- Botany. attached by the base, or without any distinct projecting support, as a leaf issuing directly from the stem.
- Zoology. permanently attached; not freely moving.
Origin of sessile
Examples from the Web for sessile
Historical Examples of sessile
This plant is sessile or nearly so, growing on the ground in dense clusters.
The peridium is globe-shaped, sessile, without a stem-like base.
The plant is sessile and quite strongly rooted with fine rootlets.
When either the flowers or the clusters are without stems, they are said to be sessile.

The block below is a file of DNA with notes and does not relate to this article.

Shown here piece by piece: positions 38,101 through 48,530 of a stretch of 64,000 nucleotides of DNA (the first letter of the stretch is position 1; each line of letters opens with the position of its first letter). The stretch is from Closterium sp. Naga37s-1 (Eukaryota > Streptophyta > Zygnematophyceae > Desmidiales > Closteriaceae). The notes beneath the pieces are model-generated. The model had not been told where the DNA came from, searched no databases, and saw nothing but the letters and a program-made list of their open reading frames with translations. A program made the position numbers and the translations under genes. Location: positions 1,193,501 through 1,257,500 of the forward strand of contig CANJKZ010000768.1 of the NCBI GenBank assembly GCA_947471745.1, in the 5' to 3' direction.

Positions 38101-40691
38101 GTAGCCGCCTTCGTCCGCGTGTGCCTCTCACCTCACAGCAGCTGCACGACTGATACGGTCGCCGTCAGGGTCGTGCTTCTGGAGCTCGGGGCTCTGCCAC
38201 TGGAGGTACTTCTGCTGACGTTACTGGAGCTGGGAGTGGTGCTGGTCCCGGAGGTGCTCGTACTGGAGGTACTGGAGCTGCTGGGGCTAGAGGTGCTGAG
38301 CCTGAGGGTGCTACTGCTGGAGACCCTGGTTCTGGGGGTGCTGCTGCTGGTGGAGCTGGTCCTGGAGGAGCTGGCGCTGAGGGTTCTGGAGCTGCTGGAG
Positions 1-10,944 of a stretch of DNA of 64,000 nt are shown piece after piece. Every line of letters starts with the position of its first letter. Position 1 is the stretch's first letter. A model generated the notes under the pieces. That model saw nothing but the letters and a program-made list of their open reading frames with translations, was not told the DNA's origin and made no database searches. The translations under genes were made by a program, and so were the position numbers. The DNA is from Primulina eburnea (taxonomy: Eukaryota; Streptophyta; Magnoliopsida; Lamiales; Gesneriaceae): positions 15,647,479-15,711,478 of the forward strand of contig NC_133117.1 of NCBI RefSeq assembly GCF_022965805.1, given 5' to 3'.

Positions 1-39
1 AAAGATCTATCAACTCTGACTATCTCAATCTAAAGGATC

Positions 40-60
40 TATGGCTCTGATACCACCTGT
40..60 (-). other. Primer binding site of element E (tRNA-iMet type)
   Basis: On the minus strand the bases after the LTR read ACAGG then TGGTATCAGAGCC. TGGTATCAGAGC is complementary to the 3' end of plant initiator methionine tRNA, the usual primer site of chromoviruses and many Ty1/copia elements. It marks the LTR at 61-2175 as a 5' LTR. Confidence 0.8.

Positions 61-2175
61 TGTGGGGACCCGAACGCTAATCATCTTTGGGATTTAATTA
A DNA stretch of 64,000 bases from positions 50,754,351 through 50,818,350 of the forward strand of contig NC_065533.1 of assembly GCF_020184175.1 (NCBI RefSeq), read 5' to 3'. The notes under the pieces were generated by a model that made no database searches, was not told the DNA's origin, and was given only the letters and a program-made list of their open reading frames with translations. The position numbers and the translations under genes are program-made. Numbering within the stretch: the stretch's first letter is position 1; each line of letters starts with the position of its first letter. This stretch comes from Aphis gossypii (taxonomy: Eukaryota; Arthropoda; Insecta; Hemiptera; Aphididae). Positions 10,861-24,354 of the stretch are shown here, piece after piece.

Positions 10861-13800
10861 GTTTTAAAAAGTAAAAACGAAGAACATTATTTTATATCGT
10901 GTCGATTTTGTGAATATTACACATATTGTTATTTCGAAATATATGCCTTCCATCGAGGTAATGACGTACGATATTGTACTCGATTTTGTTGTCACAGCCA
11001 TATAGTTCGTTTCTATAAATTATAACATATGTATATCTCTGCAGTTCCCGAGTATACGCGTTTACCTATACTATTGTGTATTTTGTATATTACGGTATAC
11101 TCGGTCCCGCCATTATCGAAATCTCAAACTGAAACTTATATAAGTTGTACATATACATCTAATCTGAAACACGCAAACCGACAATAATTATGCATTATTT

Leaves or leaflets are sessile when they have no stems, and petiolate when they have stems.
- (of flowers or leaves) having no stalk; growing directly from the stem
- (of animals such as the barnacle) permanently attached to a substratum
Word Origin for sessile
Word Origin and History for sessile
1725, "adhering close to the surface," from Latin sessilis "pertaining to sitting, for sitting on," from sessum, past participle of sedere "to sit" (see sedentary). In botany from 1753. Meaning "sedentary" first recorded 1860.
- Permanently attached or fixed; not free-moving.
- Permanently attached or fixed and not free-moving, as corals and mussels.
- Stalkless and attached directly at the base, as certain kinds of leaves and fruit.